New affordable DJ mixer from Reloop has everything you need and nothing you don’t.
Manufacturers tend to play it safe when it comes to entry-level DJ mixers, and with good reason. This isn’t the right place for experimental design or unusual features; most beginners want nothing more than basic, straightforward functionality in a format that will help them hone their basic skills before moving on to more expensive mixers.
That’s exactly the philosophy that Reloop have applied with the RMX-10 BT, a new design coming in at a beginner-friendly £101: this is about as simple as it gets while ticking all the boxes, with a conventional two-channel design, three-band EQ and very little in the way of bells and whistles.
Nobody’s expecting pristine audiophile sound quality and bomb-proof build quality for £101, but the real question is whether a mixer at this entry-level price can offer an intuitive, user-friendly introduction to mixing. First impressions are good, with a solid build quality that makes the RMX feel like a more expensive mixer. Knobs and faders initially feel a little stiff, with the exception of the light and tactile, user-replaceable crossfader, but this isn’t uncommon and I did find the action lightened a little with use. The overall size and format of the mixer is relatively compact, if still just about within the normal range of full-size mixers.
The feature set of the 10 BT is deliberately quite limited, but you’ll find everything you need to get started mixing, with CD and turntable inputs on each channel, switchable cueing and a master level meter. The three-band EQ is good, albeit without the character of more expensive mixers but sufficiently flexible to tweak frequencies thanks to its -24 dB cut and + 15dB boost. Overall, it’s a thoroughly straightforward approach and one that works well in practice. Sound quality is sufficiently clean and clear that the signal doesn’t feel degraded as it often did with cheaper mixers in the past.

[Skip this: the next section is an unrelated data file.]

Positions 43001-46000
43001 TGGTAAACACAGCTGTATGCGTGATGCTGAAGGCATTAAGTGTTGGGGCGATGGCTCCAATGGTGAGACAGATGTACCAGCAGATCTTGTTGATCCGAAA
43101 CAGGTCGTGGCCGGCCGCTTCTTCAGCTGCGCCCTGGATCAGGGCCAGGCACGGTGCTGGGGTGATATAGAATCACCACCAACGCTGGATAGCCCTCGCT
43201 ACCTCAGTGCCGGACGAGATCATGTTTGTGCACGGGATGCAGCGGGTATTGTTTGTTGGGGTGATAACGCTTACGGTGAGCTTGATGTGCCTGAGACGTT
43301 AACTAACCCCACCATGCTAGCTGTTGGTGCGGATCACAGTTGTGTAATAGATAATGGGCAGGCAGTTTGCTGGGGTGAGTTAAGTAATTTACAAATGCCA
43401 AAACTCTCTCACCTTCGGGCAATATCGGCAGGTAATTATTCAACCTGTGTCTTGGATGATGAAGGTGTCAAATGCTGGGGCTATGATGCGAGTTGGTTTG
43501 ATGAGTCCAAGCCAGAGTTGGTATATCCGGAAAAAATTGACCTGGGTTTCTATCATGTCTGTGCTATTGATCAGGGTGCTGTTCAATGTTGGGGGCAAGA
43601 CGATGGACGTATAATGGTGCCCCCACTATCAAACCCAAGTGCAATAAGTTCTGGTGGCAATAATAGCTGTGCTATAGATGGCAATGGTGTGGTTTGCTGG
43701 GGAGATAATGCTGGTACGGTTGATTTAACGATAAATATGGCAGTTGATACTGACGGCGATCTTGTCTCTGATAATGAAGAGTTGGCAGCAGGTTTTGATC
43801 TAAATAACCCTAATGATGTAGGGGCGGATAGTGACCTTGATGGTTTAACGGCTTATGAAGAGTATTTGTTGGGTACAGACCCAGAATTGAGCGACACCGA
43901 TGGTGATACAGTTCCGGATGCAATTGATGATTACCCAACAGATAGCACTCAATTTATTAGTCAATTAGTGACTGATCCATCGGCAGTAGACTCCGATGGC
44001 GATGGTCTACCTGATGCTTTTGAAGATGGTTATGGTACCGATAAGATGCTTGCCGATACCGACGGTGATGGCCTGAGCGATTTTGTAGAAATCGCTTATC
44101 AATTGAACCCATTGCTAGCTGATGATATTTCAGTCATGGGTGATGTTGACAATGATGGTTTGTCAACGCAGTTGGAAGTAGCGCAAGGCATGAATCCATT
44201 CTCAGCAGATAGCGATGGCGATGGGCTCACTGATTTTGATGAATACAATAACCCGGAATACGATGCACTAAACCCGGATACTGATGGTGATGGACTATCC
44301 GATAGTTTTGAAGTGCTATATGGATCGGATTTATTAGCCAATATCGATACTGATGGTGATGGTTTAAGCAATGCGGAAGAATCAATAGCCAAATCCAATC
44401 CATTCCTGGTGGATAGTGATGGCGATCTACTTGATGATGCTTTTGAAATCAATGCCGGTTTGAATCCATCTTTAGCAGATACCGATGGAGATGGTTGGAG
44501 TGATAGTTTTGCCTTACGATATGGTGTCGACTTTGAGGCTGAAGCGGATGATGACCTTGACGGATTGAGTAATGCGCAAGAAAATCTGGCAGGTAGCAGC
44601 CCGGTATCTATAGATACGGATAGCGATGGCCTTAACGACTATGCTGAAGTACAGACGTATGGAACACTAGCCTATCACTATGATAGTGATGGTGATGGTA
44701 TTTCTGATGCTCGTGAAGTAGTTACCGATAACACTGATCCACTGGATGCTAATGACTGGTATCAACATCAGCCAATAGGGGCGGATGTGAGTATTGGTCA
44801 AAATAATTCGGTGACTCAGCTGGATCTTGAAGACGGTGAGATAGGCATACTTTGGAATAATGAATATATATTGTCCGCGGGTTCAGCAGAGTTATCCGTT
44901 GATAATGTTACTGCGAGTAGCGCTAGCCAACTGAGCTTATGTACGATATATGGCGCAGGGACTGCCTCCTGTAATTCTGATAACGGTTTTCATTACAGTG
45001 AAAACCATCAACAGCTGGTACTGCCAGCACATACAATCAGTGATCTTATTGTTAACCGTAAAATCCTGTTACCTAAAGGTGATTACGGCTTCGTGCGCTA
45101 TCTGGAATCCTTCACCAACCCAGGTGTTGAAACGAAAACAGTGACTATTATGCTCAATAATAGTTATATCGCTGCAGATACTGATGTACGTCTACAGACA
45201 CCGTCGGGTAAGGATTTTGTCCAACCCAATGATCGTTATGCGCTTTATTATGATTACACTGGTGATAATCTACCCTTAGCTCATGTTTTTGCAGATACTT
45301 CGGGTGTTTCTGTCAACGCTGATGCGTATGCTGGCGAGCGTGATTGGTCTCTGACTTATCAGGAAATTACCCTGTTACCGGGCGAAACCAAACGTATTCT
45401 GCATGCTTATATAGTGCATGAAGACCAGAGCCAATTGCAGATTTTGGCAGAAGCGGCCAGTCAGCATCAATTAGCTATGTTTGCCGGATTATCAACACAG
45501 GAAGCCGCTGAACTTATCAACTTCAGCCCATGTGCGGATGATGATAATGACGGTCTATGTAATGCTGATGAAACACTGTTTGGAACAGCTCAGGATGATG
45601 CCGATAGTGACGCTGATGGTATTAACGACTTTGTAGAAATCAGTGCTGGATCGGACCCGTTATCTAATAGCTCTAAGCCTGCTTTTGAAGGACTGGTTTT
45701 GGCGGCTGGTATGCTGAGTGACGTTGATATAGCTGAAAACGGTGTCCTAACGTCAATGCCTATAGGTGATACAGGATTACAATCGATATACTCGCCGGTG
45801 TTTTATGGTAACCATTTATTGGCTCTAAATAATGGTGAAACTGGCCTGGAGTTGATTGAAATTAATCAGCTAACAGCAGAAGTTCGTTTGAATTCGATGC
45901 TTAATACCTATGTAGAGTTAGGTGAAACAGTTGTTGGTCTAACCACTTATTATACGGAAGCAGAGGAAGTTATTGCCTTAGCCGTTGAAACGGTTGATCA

The Bluetooth option doesn’t feel like a hugely important selling point, but it is nice to have. We’re seeing similar features crop up on a lot of cheaper mixers lately, but the practical DJ applications of streaming tracks from a phone are quite limited. Given that a lot of entry-level mixers find their way into bedroom setups, we suspect the main use will be to provide a quick way to stream music to your speakers, not necessarily to mix with.
A lot of mixers around this price are cut-back designs with features missing, but there are some full-size alternatives in either direction. For £25 less, you could get a Numark M101 USB, which is remarkably cheap considering it has a built-in USB audio interface for recording mixes to your computer, but its two-band EQ really make it much more suited to scratching and cutting than it is to house, techno or D&B blends. For an extra £21, you could step up to an Omnitronic PM-322 P, a three-channel design with USB playback plus some neat scratch features like a reversible crossfader and switchable fader curves.
The RMX-10 BT is a product designed very specifically for its intended market. It’s not likely to lure potential buyers away from more advanced mixers like the Allen & Heath Xone:23 but that’s understandable given that the Xone is more than twice the price. Instead, it’s a very strong offering for newcomers to DJing and especially those on a very tight budget.